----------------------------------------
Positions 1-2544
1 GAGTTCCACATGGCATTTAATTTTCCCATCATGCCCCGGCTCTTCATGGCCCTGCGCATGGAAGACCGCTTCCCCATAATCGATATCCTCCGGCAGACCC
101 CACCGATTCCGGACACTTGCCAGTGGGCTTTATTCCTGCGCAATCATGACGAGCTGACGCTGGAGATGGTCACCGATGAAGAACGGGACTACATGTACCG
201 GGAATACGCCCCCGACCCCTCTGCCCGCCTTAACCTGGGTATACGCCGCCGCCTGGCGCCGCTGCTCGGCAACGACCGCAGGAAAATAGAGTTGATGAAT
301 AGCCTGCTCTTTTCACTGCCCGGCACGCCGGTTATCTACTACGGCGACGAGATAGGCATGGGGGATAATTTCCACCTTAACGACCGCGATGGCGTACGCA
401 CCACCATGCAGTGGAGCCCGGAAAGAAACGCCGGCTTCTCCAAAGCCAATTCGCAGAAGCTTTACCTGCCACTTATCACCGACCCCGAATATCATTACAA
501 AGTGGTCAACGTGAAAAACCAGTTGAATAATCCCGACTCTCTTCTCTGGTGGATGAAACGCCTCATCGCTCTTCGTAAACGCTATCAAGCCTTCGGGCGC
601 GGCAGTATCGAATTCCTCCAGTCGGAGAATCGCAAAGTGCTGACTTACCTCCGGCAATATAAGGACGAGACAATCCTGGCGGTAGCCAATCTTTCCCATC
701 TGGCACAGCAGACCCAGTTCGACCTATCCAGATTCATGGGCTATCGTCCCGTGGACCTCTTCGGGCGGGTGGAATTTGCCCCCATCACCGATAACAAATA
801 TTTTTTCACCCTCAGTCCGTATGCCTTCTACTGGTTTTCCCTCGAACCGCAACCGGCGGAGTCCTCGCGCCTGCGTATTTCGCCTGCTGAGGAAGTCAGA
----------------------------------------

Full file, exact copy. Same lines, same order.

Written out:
Positions 1-2544
1 GAGTTCCACATGGCATTTAATTTTCCCATCATGCCCCGGCTCTTCATGGCCCTGCGCATGGAAGACCGCTTCCCCATAATCGATATCCTCCGGCAGACCC
101 CACCGATTCCGGACACTTGCCAGTGGGCTTTATTCCTGCGCAATCATGACGAGCTGACGCTGGAGATGGTCACCGATGAAGAACGGGACTACATGTACCG
201 GGAATACGCCCCCGACCCCTCTGCCCGCCTTAACCTGGGTATACGCCGCCGCCTGGCGCCGCTGCTCGGCAACGACCGCAGGAAAATAGAGTTGATGAAT
301 AGCCTGCTCTTTTCACTGCCCGGCACGCCGGTTATCTACTACGGCGACGAGATAGGCATGGGGGATAATTTCCACCTTAACGACCGCGATGGCGTACGCA
401 CCACCATGCAGTGGAGCCCGGAAAGAAACGCCGGCTTCTCCAAAGCCAATTCGCAGAAGCTTTACCTGCCACTTATCACCGACCCCGAATATCATTACAA
501 AGTGGTCAACGTGAAAAACCAGTTGAATAATCCCGACTCTCTTCTCTGGTGGATGAAACGCCTCATCGCTCTTCGTAAACGCTATCAAGCCTTCGGGCGC
601 GGCAGTATCGAATTCCTCCAGTCGGAGAATCGCAAAGTGCTGACTTACCTCCGGCAATATAAGGACGAGACAATCCTGGCGGTAGCCAATCTTTCCCATC
701 TGGCACAGCAGACCCAGTTCGACCTATCCAGATTCATGGGCTATCGTCCCGTGGACCTCTTCGGGCGGGTGGAATTTGCCCCCATCACCGATAACAAATA
801 TTTTTTCACCCTCAGTCCGTATGCCTTCTACTGGTTTTCCCTCGAACCGCAACCGGCGGAGTCCTCGCGCCTGCGTATTTCGCCTGCTGAGGAAGTCAGA